In his book Jesus Among Other Gods, Ravi Zacharias tells a story about a girl who became hopelessly lost in a dark and dense forest. She called and screamed, but to no avail. Her alarmed parents and a group of volunteers searched frantically for her. When darkness fell, they had to give up for the night.
Early the next morning the girl's father reentered the forest to search for her and spied her fast asleep on a rock. He called her name and ran toward her. Startled awake, she threw her arms out to him. As he picked her up and hugged her, she repeated over and over, "Daddy, I found you!"
Dylan was still having a bit of runny nose & coughing when I sent him to school this morning. As I was on my way back, I can't help it but by thinking is he going to be alright... Now being a parent of 2, I truly understand the love that our parents have for us when we were kids. How worried they get when we fall sick or when we come home a little later than usual. And I am just as guilty as anyone that we often belittled the effort & action of our parents who woke up early to prepare the breakfast or reading us a bedside story & tucking us to bed.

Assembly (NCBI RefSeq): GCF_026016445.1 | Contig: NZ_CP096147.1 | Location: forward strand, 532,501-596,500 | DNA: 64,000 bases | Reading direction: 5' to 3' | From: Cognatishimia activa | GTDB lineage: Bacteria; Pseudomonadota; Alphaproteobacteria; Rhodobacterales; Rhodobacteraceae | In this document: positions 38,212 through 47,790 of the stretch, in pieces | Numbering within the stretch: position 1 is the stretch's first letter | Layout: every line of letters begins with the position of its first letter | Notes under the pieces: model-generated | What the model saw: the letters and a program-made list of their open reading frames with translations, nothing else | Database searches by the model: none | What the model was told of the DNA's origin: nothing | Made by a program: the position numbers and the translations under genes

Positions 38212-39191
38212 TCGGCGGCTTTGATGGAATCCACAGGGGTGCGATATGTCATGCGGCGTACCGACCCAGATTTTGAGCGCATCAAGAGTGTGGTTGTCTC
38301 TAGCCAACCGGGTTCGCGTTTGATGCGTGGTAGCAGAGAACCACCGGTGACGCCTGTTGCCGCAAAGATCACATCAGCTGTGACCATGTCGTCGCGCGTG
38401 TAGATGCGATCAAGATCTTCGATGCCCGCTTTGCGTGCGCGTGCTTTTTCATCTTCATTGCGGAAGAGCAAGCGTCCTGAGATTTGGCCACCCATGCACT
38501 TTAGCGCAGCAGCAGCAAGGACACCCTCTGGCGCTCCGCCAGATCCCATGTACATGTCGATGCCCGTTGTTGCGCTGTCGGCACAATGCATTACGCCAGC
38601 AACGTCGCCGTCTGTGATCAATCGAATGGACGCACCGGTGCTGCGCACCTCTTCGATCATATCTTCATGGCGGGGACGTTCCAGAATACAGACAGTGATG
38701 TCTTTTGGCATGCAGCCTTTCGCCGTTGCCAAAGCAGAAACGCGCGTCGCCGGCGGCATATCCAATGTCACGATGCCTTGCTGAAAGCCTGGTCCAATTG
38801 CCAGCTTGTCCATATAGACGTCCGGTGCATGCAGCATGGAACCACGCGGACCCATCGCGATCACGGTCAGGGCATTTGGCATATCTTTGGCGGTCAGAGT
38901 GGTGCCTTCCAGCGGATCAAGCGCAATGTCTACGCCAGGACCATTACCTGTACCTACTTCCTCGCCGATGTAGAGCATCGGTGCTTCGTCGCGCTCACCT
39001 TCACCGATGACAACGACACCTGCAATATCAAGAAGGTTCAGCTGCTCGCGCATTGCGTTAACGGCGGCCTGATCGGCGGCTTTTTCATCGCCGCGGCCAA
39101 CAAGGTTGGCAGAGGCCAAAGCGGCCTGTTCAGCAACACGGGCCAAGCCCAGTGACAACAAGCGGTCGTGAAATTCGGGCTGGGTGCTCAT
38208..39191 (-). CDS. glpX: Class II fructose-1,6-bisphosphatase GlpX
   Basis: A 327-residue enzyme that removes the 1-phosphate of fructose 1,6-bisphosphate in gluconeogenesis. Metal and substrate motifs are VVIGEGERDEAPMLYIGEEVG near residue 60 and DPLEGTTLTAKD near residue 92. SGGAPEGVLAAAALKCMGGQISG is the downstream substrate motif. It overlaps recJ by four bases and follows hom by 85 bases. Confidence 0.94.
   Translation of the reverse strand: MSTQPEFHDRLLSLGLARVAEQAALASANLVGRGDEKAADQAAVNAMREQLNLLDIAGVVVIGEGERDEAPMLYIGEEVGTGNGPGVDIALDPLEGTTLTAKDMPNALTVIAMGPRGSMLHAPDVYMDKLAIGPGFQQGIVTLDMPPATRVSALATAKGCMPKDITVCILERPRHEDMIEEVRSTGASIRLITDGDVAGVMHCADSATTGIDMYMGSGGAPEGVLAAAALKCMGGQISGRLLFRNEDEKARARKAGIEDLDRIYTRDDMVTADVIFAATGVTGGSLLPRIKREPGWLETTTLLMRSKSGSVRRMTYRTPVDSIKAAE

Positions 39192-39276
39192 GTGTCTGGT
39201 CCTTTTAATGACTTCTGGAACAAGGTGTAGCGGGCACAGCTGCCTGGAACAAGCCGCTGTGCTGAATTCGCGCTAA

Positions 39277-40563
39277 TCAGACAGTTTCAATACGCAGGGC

Dads have a wonderful opportunity to encourage, to warn, to teach, to counsel, and to model the Christian life for our kids. It's significant that Moses' instruction in Deuteronomy 6 was directed toward fathers. Verse 7 especially spells out one task of a father-to teach his children.
This sounds like Paul's statement in Ephesians 6:4. He said that fathers should rear their children "in the training and admonition of the Lord." Christian fathers who do this will distinguish themselves from other dads and will be obedient to God's will. Oh, that our children would be nurtured by moms AND DADs who love the Lord!